House Shopping: House Hunting Journal

A house-hunting journal can be made simply and easily and reduce both stress and time when comparing houses.

A house-hunting journal is a very useful tool to use when searching for a new house. It can be made simply and easily and reduce both stress and time when comparing houses. You will no longer need to make repeated trips to the same houses to determine which house had what feature. In addition, you will be better able to compare your house choices at a glance. All of the information of each house will be at the tip of your fingertips making your decision much easier to make.

You will need:

A loose-leaf binder, to hold the pages of your notebook

A digital camera for taking picture of the house and its features

Computer for creating your customizes journal pages

A printer that will also print your photos

A hole-punch to make the pages fit into your journal

Once you have gathered all of your items you will need to create a spreadsheet or checklist that details possible wants and amenities in the house. Try to keep the spreadsheet to two pages that you can view at a glance. In addition to the spreadsheet, make space for several pictures for each property. Each property should consist of five pages each. Page 1 should have pictures of the front of the house including the street numbers in case the pictures ever get confused. Page two and three should have the checklists. Page four should contain pictures of extra amenities and features the house has and page five should contain pictures of any damage or concerns. Never house hunt without a camera.

On your checklist or spreadsheet, use items that are important to you from the following questions. This will help you measure the amenities of each home you visit.



What is the square foot of the house?

Is the space well used?

What is the lot size?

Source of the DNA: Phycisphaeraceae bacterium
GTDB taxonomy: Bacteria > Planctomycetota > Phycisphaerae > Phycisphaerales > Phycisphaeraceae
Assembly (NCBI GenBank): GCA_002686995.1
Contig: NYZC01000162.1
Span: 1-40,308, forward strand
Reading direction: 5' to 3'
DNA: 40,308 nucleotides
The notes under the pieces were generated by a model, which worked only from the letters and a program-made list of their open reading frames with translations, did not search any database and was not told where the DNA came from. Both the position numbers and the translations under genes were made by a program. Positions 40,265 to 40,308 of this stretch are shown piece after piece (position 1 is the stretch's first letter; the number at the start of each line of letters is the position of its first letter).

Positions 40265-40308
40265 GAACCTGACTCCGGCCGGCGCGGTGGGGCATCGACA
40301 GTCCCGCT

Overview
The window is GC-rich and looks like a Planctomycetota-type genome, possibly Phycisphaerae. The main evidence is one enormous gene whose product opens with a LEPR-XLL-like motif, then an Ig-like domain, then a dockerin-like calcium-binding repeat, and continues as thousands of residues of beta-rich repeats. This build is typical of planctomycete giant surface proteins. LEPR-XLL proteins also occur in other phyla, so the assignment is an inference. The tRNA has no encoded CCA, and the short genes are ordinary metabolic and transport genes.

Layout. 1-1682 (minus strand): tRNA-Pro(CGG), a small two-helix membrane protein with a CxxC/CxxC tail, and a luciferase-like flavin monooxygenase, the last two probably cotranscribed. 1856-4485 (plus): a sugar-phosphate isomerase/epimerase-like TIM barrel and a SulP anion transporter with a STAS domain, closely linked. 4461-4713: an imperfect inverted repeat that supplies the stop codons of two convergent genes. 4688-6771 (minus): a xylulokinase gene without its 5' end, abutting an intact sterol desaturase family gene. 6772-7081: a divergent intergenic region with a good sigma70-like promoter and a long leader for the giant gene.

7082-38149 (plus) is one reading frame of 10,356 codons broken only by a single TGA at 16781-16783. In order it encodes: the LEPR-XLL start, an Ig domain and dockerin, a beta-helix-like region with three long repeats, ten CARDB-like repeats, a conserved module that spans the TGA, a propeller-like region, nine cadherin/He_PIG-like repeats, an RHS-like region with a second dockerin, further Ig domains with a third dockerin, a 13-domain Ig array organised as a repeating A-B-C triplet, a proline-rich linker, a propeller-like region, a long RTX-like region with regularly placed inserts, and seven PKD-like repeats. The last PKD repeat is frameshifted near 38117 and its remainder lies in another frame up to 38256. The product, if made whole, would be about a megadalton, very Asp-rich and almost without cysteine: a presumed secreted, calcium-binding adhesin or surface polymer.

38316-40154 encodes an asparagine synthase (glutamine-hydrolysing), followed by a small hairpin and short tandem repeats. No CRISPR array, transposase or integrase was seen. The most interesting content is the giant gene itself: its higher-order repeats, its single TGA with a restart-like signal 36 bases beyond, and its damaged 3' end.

What is the garage size and were is it located?

How many bathrooms?

How many bedrooms?

What kind of flooring is in the house?

Does the house need renovating, and in what rooms?

Does the house need redecorating and in what rooms?

Is the house in move-in condition?

Is there evidence of wear?

Is there a basement, and is it finished?

Is there an attic and is it finished?

Is the yard fenced?

Is the yard high or low maintenance?

What is the condition of the foundation?

What is the condition of the foundation?

What are the neighborhood property values?

What are the zoning ordinances?

How are the crime rates?

How are the schools rated?

Are their any local services?

How long is the commute to your job and activities?

Of course, this list is not exhaustive. You can remove anything that is not important to you and add things that are. The key is to detail has both the standard and extra amenities in each property so that you can make an educated decision instead of an emotional one.

Unless you absolutely hate a house, fill out a checklist for every property. Do not be shy about taking pictures, as this part is vital to saving time. The pictures will job your memory. If anyone has problems with you taking pictures, chances are that you should probably not buy that house.

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